Figure 1. Five-year-old S. macrophylla trees of characteristic shape, planted by a smallholder in South Kalimantan


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Haruni Krisnawati, Maarit Kallio and Markku Kanninen

Figure 2.  Bark of 15-year-old S. macrophylla tree

Figure 3.  The brown fruit of S. macrophylla

Figure 4.  S. macrophylla capsule showing the internal arrangement of winged seeds

Figure 5.  The seeds of S. macrophylla

reaching heights of over 30 m and diameter at breast height (DBH) of more than 1.5 m. However, heights of 40–60 m and diameters of 2.5–3.5 m were reported before the population was extensively logged (Lamb 1966). The trunk is straight and cylindrical, slightly grooved, with well-developed spurs. The crown of young trees is narrow, but old trees have a broad, dense and highly branched crown. The open, rounded crown has thick, rising branches and thick, dense foliage. The outer bark of older trees (Figure 2) is scaly, shaggy, deeply longitudinally furrowed and brownish-grey to reddish-brown, and the inner bark is red-brown or pinkish-red. The leaves are usually paripinnate, sometimes imparipinnate, 12–45 cm long, and are made up of 3–6 pairs of lanceolate or ovate leaflets. The leaflets are asymmetrical, 5–12 cm long and 2–5 cm wide, with a whole margin and an acute or acuminate apex (Soerianegara and Lemmens 1993; Schmidt and Jøker 2000).

The flowers are unisexual, 0.5–1.0 cm in length, and are borne in large, branched inflorescences including both male and female. The fruits (Figure 3) are capsular, oblong or ovoid, 11.6–38.7 cm in length, 6.7–12.0 cm in diameter and light grey to brown with 4–5 valves. Each fruit contains 22–71 developed seeds (Figure 4). The seeds are samaroid (Figure 5), bulky at their base, 7–12 cm long and 2–2.5 cm wide including the wing (Soerianegara and Lemmens 1993).

2.3. Distribution Swietenia macrophylla grows naturally in Belize, Bolivia, Brazil, Colombia, Costa Rica, Ecuador, El Salvador, Guatemala, Honduras, Mexico, Nicaragua, Panama, Peru and Venezuela. However, it is nearly extinct in Ecuador, Colombia, Panama and Costa Rica; close to commercial extinction in Bolivia; declining in Mexico, Belize and Brazil; and in severe decline in Guatemala, Peru, Nicaragua and Honduras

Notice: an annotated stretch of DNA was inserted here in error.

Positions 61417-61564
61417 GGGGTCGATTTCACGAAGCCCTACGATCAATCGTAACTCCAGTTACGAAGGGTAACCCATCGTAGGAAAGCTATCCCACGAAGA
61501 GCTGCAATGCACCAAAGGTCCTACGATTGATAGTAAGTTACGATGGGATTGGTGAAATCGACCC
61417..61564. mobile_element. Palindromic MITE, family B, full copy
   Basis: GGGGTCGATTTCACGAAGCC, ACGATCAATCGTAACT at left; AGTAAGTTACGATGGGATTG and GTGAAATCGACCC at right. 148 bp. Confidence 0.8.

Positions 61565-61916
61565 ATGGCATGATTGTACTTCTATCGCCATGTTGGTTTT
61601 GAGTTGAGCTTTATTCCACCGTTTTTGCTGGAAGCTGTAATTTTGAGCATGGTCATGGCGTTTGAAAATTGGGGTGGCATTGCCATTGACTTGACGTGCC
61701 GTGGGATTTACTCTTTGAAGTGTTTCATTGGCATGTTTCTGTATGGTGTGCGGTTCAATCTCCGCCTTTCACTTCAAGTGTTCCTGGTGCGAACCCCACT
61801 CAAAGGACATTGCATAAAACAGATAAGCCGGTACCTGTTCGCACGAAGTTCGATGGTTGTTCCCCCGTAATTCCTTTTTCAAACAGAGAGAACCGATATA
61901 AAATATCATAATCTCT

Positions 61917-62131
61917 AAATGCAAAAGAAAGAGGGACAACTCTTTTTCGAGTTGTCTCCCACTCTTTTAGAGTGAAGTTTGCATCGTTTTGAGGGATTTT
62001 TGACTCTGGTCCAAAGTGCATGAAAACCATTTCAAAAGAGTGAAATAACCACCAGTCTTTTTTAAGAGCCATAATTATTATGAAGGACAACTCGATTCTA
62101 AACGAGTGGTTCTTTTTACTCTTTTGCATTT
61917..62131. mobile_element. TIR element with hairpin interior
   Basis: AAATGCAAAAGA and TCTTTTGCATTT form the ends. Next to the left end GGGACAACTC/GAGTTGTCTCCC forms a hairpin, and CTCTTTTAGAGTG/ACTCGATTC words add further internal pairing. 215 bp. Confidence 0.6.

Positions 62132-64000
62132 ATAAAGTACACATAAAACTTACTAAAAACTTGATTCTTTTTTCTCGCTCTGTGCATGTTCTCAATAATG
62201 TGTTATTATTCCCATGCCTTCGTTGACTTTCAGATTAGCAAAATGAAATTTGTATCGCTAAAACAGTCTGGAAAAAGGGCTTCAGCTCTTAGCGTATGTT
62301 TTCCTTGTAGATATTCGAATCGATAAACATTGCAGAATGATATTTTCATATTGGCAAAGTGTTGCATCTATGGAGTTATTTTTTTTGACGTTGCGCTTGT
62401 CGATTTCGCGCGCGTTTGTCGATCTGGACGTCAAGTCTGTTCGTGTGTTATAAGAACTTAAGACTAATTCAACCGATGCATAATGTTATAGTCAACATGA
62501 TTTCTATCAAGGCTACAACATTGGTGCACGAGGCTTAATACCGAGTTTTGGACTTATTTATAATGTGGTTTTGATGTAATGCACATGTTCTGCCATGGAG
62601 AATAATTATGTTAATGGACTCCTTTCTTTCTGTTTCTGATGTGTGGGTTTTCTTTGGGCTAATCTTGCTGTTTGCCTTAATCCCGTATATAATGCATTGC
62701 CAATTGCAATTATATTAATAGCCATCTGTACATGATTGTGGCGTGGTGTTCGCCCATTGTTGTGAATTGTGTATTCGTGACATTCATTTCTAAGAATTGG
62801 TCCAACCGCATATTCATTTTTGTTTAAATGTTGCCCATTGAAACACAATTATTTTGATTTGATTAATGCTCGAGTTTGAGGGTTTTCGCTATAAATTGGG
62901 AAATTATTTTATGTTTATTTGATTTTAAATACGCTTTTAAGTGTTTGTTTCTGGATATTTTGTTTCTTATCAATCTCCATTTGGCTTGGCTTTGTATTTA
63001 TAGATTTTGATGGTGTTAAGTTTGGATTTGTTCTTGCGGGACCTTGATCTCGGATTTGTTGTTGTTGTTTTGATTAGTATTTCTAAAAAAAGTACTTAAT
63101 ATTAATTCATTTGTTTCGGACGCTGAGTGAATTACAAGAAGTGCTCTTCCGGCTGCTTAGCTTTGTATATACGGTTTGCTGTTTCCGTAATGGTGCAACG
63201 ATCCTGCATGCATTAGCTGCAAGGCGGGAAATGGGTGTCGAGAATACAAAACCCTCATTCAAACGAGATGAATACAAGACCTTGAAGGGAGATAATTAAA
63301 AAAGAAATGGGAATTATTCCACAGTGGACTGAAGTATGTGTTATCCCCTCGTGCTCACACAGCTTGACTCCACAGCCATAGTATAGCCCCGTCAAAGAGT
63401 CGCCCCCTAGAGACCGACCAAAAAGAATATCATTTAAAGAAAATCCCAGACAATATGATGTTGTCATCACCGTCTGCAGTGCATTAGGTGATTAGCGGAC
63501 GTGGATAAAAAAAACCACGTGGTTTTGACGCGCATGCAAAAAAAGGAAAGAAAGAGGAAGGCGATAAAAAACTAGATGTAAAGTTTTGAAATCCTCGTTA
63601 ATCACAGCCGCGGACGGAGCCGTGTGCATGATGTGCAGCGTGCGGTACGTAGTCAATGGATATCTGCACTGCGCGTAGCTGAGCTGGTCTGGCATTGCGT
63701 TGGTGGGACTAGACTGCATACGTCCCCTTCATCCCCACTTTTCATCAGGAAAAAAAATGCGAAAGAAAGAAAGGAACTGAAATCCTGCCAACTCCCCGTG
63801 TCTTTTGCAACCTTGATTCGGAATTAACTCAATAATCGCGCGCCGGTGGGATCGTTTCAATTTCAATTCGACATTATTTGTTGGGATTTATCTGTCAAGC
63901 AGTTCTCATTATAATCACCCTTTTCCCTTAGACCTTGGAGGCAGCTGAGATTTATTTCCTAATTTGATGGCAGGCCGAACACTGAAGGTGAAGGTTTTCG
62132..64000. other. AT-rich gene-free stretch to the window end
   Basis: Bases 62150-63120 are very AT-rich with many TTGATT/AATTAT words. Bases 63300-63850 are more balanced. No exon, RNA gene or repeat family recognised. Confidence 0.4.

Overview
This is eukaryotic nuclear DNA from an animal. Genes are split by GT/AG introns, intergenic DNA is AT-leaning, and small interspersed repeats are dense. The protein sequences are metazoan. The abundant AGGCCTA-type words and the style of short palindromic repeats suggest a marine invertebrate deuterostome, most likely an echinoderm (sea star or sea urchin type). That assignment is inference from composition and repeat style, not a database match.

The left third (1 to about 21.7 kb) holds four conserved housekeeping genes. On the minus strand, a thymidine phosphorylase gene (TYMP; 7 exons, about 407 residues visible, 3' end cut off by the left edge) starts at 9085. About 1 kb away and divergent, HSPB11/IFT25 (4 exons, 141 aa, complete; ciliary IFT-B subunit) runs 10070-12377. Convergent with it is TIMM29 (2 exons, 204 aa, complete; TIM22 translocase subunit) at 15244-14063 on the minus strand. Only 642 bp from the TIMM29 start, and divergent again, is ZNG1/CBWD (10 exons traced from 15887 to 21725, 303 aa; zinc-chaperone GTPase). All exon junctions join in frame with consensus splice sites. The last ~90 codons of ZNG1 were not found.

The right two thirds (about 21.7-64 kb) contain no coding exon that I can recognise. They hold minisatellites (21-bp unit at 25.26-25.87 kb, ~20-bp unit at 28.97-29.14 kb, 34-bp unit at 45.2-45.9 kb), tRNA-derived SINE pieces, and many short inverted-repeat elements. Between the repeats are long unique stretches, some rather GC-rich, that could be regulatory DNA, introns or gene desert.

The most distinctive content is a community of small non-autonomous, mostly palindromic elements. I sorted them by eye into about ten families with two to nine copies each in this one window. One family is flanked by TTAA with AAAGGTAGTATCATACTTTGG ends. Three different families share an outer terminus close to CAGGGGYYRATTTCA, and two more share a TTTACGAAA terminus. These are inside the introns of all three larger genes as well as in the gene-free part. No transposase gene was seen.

Swietenia macrophylla King: ecology, silviculture and productivity

(Lugo 2002). The species has been extensively planted mainly in Southern Asia and the Pacific including India, Indonesia, Philippines and Sri Lanka (Soerianegara and Lemmens 1993). It has also been introduced into West Africa.

2.4. Ecological range Swietenia macrophylla can tolerate a wide range of soils and environmental conditions. Within its natural range, it has been found on alluvial soils, volcanic soils, heavy clays, lateritic soils and soil derived from limestone, granite and other sedimentary, igneous or metamorphic rock formations (Whitmore 1992). In tropical America, S. macrophylla is amongst the pioneer species reoccupying degraded agricultural land (Mayhew and Newton 1998). In the Philippines, this species is reported to be very wind firm (resistant to cyclones) (Soerianegara and Lemmens 1993). In plantations in Java, trees can grow on very poor soils but perform best on deep, fertile, well-drained soils with a pH of 6.5–7.5. At present, S. macrophylla is widespread throughout the tropics, found naturally in both tropical dry and tropical wet forest types. Within its ecological range, the optimum annual rainfall is between 1000 and 2500 mm with a dry period of 0–4 months (Lamb 1966). In Amazonian Ecuador and Peru, annual rainfall in this species’ area has been reported at

3800 mm (Whitmore 1983). The reported optimum natural development for this species is under tropical dry forest conditions with an annual precipitation of 1000–2000 mm, a mean annual temperature of 24 °C and a potential evapotranspiration ratio of 1–2 (Lamb 1966). In Indonesia, S. macrophylla grows at elevations of 0–1500 m above sea level, in areas with a mean annual temperature of 20–28 °C, with the range in the coldest and warmest months being 11–22 °C and 22–30 °C, respectively (Soerianegara and Lemmens 1993).

2.5. Wood characteristics Swietenia macrophylla is a rather soft, medium-weight timber. The heartwood is reddish or pinkish, the colour darkening with age to a deep red or brown; the sapwood is usually yellowish. It has an attractive appearance, can be worked easily with hand tools and has excellent finishing qualities and dimensional stability (Martawijaya et al. 2005). It polishes well and does not crack or bend, making it valuable for the manufacture of quality furniture. The timber is valued particularly for its colour and workability. The wood density is in the range of 485–850 kg/m3 at 15% moisture content (Table 1). The grain of the wood is interlocked, sometimes straight, with a fine to moderately coarse texture (Soerianegara and Lemmens 1993). The surface is glossy, and the timber is often nicely figured because of the irregular grain (Figure 6).

Table 1.  Wood density of S. macrophylla Wood density (kg/m3) Low

Medium

High

Moisture content (%)

530

610

670

15

Oey (1964); Martawijaya et al. (2005)

485

840

12

Soerianegara and Lemmens (1993)

850

15

Mayhew and Newton (1998)

560

References

500

Fearnside (1997)

560

720

15

World Biodiversity Databases

Figure 6.  S. macrophylla timber

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a